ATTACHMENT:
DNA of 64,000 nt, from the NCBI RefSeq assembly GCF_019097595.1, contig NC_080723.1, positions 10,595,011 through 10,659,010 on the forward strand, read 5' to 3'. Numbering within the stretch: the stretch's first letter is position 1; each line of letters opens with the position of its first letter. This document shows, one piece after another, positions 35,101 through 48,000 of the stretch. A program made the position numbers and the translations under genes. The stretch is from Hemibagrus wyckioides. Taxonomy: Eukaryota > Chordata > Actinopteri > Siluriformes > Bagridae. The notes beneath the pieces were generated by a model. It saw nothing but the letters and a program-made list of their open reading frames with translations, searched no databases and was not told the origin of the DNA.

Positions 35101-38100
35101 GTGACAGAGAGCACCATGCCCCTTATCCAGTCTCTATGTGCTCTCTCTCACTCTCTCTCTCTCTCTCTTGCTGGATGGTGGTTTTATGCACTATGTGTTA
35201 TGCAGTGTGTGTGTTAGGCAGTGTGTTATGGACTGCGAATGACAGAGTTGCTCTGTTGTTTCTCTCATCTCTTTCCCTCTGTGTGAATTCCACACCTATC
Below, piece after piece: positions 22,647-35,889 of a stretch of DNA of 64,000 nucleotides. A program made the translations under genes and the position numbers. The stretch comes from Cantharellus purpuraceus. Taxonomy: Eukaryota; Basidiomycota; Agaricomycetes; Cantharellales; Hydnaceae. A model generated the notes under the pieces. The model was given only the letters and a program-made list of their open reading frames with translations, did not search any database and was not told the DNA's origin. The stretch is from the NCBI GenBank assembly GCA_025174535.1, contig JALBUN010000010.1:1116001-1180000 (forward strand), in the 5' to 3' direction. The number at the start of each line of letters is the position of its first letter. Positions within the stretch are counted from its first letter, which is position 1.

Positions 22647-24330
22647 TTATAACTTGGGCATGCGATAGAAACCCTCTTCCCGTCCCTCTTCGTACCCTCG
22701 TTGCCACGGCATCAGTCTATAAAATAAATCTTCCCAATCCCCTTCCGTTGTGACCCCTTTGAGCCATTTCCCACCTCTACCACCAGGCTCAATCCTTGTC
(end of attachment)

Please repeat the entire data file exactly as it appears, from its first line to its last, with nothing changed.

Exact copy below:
DNA of 64,000 nt, from the NCBI RefSeq assembly GCF_019097595.1, contig NC_080723.1, positions 10,595,011 through 10,659,010 on the forward strand, read 5' to 3'. Numbering within the stretch: the stretch's first letter is position 1; each line of letters opens with the position of its first letter. This document shows, one piece after another, positions 35,101 through 48,000 of the stretch. A program made the position numbers and the translations under genes. The stretch is from Hemibagrus wyckioides. Taxonomy: Eukaryota > Chordata > Actinopteri > Siluriformes > Bagridae. The notes beneath the pieces were generated by a model. It saw nothing but the letters and a program-made list of their open reading frames with translations, searched no databases and was not told the origin of the DNA.

Positions 35101-38100
35101 GTGACAGAGAGCACCATGCCCCTTATCCAGTCTCTATGTGCTCTCTCTCACTCTCTCTCTCTCTCTCTTGCTGGATGGTGGTTTTATGCACTATGTGTTA
35201 TGCAGTGTGTGTGTTAGGCAGTGTGTTATGGACTGCGAATGACAGAGTTGCTCTGTTGTTTCTCTCATCTCTTTCCCTCTGTGTGAATTCCACACCTATC
Below, piece after piece: positions 22,647-35,889 of a stretch of DNA of 64,000 nucleotides. A program made the translations under genes and the position numbers. The stretch comes from Cantharellus purpuraceus. Taxonomy: Eukaryota; Basidiomycota; Agaricomycetes; Cantharellales; Hydnaceae. A model generated the notes under the pieces. The model was given only the letters and a program-made list of their open reading frames with translations, did not search any database and was not told the DNA's origin. The stretch is from the NCBI GenBank assembly GCA_025174535.1, contig JALBUN010000010.1:1116001-1180000 (forward strand), in the 5' to 3' direction. The number at the start of each line of letters is the position of its first letter. Positions within the stretch are counted from its first letter, which is position 1.

Positions 22647-24330
22647 TTATAACTTGGGCATGCGATAGAAACCCTCTTCCCGTCCCTCTTCGTACCCTCG
22701 TTGCCACGGCATCAGTCTATAAAATAAATCTTCCCAATCCCCTTCCGTTGTGACCCCTTTGAGCCATTTCCCACCTCTACCACCAGGCTCAATCCTTGTC